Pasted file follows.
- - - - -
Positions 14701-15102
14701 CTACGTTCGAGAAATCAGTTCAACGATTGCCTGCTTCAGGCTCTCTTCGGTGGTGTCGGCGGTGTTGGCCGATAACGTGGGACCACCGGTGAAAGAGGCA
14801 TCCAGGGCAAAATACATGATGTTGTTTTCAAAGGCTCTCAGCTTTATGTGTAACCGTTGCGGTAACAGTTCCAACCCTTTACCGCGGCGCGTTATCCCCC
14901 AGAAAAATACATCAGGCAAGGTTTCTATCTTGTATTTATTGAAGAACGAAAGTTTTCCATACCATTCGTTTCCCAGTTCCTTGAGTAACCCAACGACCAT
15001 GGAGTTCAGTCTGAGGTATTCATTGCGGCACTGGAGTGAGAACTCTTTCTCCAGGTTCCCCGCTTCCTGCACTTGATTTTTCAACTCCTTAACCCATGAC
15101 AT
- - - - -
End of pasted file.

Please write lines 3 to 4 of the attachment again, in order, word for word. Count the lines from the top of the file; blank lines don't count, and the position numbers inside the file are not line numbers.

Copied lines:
14801 TCCAGGGCAAAATACATGATGTTGTTTTCAAAGGCTCTCAGCTTTATGTGTAACCGTTGCGGTAACAGTTCCAACCCTTTACCGCGGCGCGTTATCCCCC
14901 AGAAAAATACATCAGGCAAGGTTTCTATCTTGTATTTATTGAAGAACGAAAGTTTTCCATACCATTCGTTTCCCAGTTCCTTGAGTAACCCAACGACCAT